I read The Book of Books. The radical impact of the King James Bible 1611-2011. It’s worth a read, though it has its problems.
One amazing statement, though, makes me wonder how disagreements are addressed. It’s about abortion.
Rightly enough, abortion is a very sensitive issue. All the personal dynamics are powerful for any man or woman involved. And then there are the myriad ethical matters (sexual ethics, personal and community responsibility, the care of the weak, legislating in areas of disagreement, etc).
Yet I thought it extraordinary to read these words from the author, Melvyn Bragg:
Neither abortion nor contraception carry stigma any more except in a few remaining repressive boltholes.
He could not write ‘no stigma at all’ – it would be too obvious a lie. So, instead, those who disagree with Bragg’s ethics are allocated to the pit of repression.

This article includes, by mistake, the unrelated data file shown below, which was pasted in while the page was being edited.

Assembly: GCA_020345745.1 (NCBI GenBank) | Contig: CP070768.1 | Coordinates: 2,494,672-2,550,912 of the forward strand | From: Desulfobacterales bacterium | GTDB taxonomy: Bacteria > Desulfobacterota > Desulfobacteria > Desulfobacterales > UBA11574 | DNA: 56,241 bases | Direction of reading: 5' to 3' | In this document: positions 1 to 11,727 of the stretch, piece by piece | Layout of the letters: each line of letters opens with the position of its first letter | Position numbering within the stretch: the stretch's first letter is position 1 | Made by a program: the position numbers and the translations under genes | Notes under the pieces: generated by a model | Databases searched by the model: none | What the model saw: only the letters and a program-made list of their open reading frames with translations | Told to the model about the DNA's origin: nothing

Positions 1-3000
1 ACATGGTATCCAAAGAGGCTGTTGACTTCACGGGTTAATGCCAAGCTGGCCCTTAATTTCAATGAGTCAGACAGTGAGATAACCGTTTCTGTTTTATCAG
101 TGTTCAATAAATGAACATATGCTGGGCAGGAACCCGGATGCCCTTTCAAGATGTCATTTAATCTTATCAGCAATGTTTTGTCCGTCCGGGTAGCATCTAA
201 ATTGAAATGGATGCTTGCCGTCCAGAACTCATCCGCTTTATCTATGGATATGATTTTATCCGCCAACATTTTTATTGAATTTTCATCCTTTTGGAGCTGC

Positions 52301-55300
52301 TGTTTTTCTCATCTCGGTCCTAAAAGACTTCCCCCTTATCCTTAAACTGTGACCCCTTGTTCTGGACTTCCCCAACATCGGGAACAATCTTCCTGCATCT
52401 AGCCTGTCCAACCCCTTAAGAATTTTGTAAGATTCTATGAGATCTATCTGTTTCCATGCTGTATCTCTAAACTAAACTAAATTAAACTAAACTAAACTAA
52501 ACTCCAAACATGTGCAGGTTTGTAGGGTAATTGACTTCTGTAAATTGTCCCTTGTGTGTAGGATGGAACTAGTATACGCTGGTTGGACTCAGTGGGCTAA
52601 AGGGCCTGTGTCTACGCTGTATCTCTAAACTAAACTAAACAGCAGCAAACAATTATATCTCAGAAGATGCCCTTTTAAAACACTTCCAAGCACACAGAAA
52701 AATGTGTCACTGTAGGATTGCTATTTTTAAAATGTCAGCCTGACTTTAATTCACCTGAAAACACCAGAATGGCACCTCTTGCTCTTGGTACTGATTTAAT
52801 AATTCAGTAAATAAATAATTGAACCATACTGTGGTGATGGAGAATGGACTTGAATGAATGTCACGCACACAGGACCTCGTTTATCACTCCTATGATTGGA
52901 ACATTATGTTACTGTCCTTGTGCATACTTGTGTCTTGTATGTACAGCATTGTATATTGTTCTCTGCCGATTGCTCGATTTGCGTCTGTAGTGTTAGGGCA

The strength of this dismissal makes me wonder what’s going on. That’s what I would ask Bragg, if I was in any kind of pastoral relationship with him. Especially so since, in this very book, Braggrepeatedly shows understanding for people whose views he disagrees with radically.
One again I’m terribly saddened by this. It dismisses, without thought, thousands of attacks on the weak and defenceless. It also marginalises adult men and women who’d like to face up to their own suffering – even wrong-doing – in treating the unborn. All it says is, ‘If you have a problem, it’s your problem. Forget it, and don’t talk to me.’
That’s not what I want to say! That’s not loving!
What are your thoughts? What’s a better way to have the conversation on this difficult topic?